It’s clear that we simply don’t have enough human resources worldwide in terms of mental health personnel. In the UK there are long NHS waiting lists for psychological intervention, and there aren’t enough psychologists.  However, in some countries there are no psychiatrists in the whole country, or only one or two in the capital city.  It’s often impossible for those in LMICs to travel to the capital due to a lack of funds.  Furthermore, many trained mental health clinicians leave their countries for higher salaries in the west.  A key trend in LMICs, therefore, has been the training of lay personnel at the primary care level in rural areas through what is known as ‘task-shifting’ or ‘task-sharing’, in order to meet the need for mental health support.  They’re also able to identify and refer more complex cases to experts at the tertiary level. There’s a growing body of research evidence that shows this innovative solution is effective.  However, it’s only a short-term solution to the scarcity of trained psychiatrists and psychologists in LMICs, and every country needs to train more mental health personnel for the future. 
Another interesting development relates to the detention of psychiatric patients on the basis of their (mental) disability.  There’s finally recognition that this is discriminatory and therefore a breach of their human rights, including under Article 1 of the UN Convention on the Rights of Persons with Disabilities (CRPD) which makes it clear that mental health falls within the definition of “disability”.  One positive development is that there’s a trend towards de-institutionalisation, since locking people up against their wishes in a hospital full of other acutely unwell patients is unlikely to be optimal in improving mental health.  Nonetheless, sometimes it’s the only option to keep someone safe from self-harm, or where the symptoms of their mental illness makes them a threat to the safety of others.  In some LMICs, stigma, a lack of resources, or a lack of knowledge makes this a first resort, rather than a last one. 
As a human rights Barrister, the disjunct between domestic legislation permitting psychiatric detention and the obvious discrimination of psychiatric patients on the grounds of health is a fascinating intellectual conundrum.  It must also be remembered that enforced hospitalisation is a real-life issue which causes millions of people around the world real pain and trauma, and compounds stigma. How to eliminate the discrimination is a highly complex problem. It’ll be interesting to see how thinking around this develops within human rights discourse in the next few years.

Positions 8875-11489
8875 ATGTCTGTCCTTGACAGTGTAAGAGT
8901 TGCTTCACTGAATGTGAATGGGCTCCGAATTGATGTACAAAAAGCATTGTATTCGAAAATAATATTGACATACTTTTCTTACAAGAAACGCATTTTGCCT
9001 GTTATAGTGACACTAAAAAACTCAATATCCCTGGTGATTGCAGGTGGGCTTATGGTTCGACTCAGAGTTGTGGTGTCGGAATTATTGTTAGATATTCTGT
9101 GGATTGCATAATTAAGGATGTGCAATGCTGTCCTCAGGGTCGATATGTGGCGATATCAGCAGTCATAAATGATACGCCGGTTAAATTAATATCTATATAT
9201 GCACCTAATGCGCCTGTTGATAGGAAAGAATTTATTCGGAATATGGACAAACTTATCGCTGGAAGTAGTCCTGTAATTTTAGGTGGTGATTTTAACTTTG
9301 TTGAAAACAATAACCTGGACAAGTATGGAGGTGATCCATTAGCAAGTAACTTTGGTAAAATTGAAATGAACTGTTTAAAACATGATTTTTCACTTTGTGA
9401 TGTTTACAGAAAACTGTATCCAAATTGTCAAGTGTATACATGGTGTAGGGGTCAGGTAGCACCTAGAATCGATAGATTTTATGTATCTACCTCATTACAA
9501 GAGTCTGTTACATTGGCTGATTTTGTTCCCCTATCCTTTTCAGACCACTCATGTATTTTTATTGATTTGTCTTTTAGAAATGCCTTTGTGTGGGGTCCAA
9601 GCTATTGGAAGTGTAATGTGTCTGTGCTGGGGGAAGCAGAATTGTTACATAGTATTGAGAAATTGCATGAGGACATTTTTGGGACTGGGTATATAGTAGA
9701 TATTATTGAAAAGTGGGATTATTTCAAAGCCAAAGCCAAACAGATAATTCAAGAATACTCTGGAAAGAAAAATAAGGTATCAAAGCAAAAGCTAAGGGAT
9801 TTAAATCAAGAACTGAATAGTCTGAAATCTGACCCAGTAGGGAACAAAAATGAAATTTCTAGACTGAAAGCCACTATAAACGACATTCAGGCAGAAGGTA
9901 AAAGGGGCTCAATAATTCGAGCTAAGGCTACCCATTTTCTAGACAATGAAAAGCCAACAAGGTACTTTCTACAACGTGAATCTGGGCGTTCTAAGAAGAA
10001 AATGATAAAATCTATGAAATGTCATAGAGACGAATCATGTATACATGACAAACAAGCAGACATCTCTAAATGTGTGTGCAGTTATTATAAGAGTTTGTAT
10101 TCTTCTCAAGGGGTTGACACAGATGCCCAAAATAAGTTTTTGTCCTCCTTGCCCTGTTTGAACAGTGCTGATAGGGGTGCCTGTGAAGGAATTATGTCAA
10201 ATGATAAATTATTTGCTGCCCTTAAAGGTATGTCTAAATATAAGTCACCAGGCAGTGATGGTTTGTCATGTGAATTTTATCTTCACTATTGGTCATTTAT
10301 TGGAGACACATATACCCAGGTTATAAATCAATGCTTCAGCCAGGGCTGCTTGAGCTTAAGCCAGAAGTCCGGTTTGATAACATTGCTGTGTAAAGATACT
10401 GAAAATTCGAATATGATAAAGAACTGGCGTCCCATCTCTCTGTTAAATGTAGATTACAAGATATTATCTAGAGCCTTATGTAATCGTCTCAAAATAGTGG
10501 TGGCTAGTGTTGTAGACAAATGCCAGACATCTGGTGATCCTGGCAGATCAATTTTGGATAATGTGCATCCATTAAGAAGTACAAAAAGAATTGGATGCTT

Finally, the chapter by Sean Kidd and Kwami McKenzie (Chapter 6) which looks at a social entrepreneurship approach to mental illness in LMICs is, I hope, a foretaste of what’s to come. A more sustainable, social enterprise approach to solving world problems is a current trend, and I welcome seeing such innovation in the field of mental health.

How does your book relate to these recent developments?

There are numerous chapters in the book which deal with the human resource problem within mental health.  For example, my own chapter co-written with Larry Gostin on the rights to mental health and development (Chapter 2) discusses the need to tackle the problem, and the innovation needed more generally in the mental health sphere.  In Chapter 4, Judy Bass examines the relationship between mental health and poverty in LMICs, and she includes consideration of task-shifting.  Similarly, this is touched on by Cornelius Ani and Olayinka Omigbodun in Chapter 11 which examines the SDGs and child and adolescent mental health in LMICs, with an interesting case study on Nigeria.
Part V of the book is the legal section, and various contributing authors discuss the right to liberty, which is at the core of the arguments about the compulsory detention of those with mental illness.  Peter Bartlett and David Bilchitz provide their own differing perspectives and critiques in Chapters 18 and 19 respectively, which makes for fascinating reading.  In Chapter 15, the UN Special Rapporteur on the right of everyone to the highest attainable standard of physical and mental health, Dainius Pūras, critiques along with Julie Hannah (Chapter 15) the paternalistic biomedical model of mental health treatment, challenging the world to find better and more effective non-pharmacological alternatives.

What makes your book stand out from its competitors?

This is the first book which focuses on mental health in the context of international development.  That’s quite hard to believe, given the number of people worldwide who suffer from mental ill-health in their lifetime.  Most books on public health give scant space to mental health, and there are very few books considering it in the development context.  A pertinent feature of the book is that it contains numerous chapters written by people with lived experience of mental ill-health.  Despite considerable rhetoric about mental health and the need to break down stigma, few academic platforms exist which provide a voice for those most affected.  This book is one of them.

Is there one piece of research included in the book which surprised you or challenged your previous understanding of the topic?